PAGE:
yogaToday I did an arm balance in yoga.

Six months ago, this feat would not have been anything remarkable. I grew up doing gymnastics, and maintained my strength and balance so that I could still, at age 46, support myself on my arms in various poses and postures. I prided myself on my ability to do things the 20-somethings next to me were too weak or unpracticed to do. I posted pictures of myself on Facebook doing yoga. I even made it into the video my yoga studio produced.

Then, something happened. My rotator cuffs, which had been hurting on and off for years but not really cramping my style, started screaming loudly enough that I had to listen. I experienced days where I was unable to lift a glass, much less support my entire body weight on my arms. I knew something needed to change.

The first step in my process was somewhere between giving up and acceptance. The challenge was to accept the possibility that I might never do arm balances again, while at the same time not completely giving up on the possibility. This balance was much harder to achieve than a side crow pose. I realized that a big part of my identity was wrapped up in what I could do physically. And now I couldn’t do those things. Who was I now?

As human beings, we have a tendency to wrap up our identities in a lot of things: our jobs, our children, our relationships, our bodies, and more. The fact is, we are still ourselves when any of these other things change. But this truth is a difficult one to remember.

“I am not my arm balances.” “I am not my arm balances.” “I am not my arm balances.”

I repeated this mantra daily as I went to yoga classes and skipped my favorite poses. I repeated it as I kept my hands on my hips instead of stretching them out in Warrior Two. I repeated it as I went to “Therapeutic Yoga” class instead of my beloved Vinyasa Flow.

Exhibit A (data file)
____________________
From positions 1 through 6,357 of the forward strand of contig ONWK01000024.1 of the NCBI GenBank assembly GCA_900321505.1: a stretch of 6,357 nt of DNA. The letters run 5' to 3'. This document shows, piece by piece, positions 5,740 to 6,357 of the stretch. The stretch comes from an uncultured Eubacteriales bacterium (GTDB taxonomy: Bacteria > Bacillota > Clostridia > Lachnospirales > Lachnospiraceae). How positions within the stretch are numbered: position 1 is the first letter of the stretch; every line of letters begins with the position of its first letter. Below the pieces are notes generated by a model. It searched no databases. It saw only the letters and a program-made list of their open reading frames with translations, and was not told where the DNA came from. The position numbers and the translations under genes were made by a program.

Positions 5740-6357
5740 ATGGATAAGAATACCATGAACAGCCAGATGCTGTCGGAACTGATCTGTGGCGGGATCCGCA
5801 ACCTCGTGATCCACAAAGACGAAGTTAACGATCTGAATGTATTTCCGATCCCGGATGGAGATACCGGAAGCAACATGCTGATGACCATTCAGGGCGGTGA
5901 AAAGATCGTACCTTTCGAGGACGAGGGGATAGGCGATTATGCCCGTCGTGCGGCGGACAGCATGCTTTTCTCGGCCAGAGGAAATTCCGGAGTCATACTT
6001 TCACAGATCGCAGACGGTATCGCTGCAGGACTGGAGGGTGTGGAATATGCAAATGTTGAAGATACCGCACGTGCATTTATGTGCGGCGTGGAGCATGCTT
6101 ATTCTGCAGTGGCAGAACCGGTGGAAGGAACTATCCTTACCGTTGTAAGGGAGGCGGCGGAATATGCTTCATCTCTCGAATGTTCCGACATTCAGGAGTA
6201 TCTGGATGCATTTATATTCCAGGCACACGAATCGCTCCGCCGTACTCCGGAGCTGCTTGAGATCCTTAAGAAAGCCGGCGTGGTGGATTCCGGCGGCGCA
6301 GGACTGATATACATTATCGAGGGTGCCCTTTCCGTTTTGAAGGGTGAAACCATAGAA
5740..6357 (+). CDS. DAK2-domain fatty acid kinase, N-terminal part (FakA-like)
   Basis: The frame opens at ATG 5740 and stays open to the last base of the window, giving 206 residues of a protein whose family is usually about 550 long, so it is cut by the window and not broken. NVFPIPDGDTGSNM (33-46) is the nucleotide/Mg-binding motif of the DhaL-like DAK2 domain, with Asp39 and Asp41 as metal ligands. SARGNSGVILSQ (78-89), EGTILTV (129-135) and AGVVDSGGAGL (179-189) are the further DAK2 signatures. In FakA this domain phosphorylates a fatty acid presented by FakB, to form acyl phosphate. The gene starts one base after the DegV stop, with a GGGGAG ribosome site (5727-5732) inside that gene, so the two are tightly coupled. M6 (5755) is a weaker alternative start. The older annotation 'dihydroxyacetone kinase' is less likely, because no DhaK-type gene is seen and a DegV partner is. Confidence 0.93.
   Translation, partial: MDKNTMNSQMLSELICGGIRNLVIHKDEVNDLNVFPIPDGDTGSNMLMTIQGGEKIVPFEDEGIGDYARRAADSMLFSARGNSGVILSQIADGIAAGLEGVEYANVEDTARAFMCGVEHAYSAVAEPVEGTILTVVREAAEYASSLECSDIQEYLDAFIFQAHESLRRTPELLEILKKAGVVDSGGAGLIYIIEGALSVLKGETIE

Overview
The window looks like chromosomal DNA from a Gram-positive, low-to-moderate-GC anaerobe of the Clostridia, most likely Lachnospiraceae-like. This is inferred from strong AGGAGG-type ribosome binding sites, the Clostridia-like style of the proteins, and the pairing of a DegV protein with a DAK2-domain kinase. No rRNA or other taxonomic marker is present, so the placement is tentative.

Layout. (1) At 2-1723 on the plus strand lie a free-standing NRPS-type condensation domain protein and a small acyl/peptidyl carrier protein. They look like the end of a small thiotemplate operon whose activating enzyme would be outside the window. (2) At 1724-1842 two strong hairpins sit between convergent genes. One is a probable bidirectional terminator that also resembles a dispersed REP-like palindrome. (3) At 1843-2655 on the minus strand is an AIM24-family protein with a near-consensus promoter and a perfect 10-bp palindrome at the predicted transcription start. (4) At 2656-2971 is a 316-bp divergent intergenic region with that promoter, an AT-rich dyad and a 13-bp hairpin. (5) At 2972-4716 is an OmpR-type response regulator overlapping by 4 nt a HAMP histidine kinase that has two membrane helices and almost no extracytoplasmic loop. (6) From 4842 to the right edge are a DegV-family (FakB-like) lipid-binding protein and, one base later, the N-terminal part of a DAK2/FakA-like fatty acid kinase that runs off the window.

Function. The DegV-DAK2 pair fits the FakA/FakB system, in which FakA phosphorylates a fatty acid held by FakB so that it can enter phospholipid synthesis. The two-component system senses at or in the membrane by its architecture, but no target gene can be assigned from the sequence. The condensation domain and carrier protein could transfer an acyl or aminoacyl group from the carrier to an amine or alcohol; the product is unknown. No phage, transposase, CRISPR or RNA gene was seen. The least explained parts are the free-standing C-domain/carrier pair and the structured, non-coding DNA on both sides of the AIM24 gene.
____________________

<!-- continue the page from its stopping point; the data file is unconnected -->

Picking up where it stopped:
I shared with my yoga teachers, both old and new, that I was not able to do the things I used to do. I felt scared and sad telling them. I felt like I was admitting failure (does this sound familiar?). But soon I became a model of caring for myself and modifying poses to what my body needed. I cried through classes sometimes, but I kept going, and even got compliments from new teachers on my practice. Ha. All this time I thought they were complimenting me because I could do those fancy poses. But, as it turned out, I really was more than my arm balances.

Taking Action

Over these many months, while accepting my limitations, I also was doing everything I could figure out to do to heal my shoulders. I went to physical therapy and did my exercises regularly. If something hurt I didn’t do it. I asked strong-looking guys to lift my bag when I traveled on airplanes. I stopped swimming, which was my other love, and started working out on the elliptical machine. I spent time lifting light weights to strengthen my upper body in new ways. I discovered cold laser therapy and started going for weekly treatments. I put Arnica and Helichrysum oil on my shoulders. I got MRIs and visited with a surgeon who told me (thankfully) that he did not see a need for surgery. He gave me new exercises that my physical therapist had not provided. I started to heal.


As I have shared with more and more people about my pain and my process, I’ve heard that many others are going through similar shoulder challenges. Several of my yoga teachers have rotator cuff pain, as do some of the students in my classes. My mom and a few of my cousins have these issues too. I am excited to share with them what I’ve learned and what they can do to prevent further injury to themselves. So many people have this pain, and so few know what to do to strengthen themselves. Even physical therapists don’t know this stuff. I now want to share with anyone who will listen. Don’t keep doing what you’ve been doing, hoping things will change. I tried that, and I ended up unable to lift a glass of water.

To some of you, doing an arm balance might sound like something impossibly difficult that you might never achieve in your lifetime. Thankfully, you are not your arm balances, or your lack of arm balances, or whatever physical feats you can or can’t do. You are not your job or your relationship. You are your inner strength and being. And you can build outer strength that might make new things possible.

Today, I went to yoga class and did an arm balance. I am still not my arm balances, but it sure feels good to have gotten myself here.

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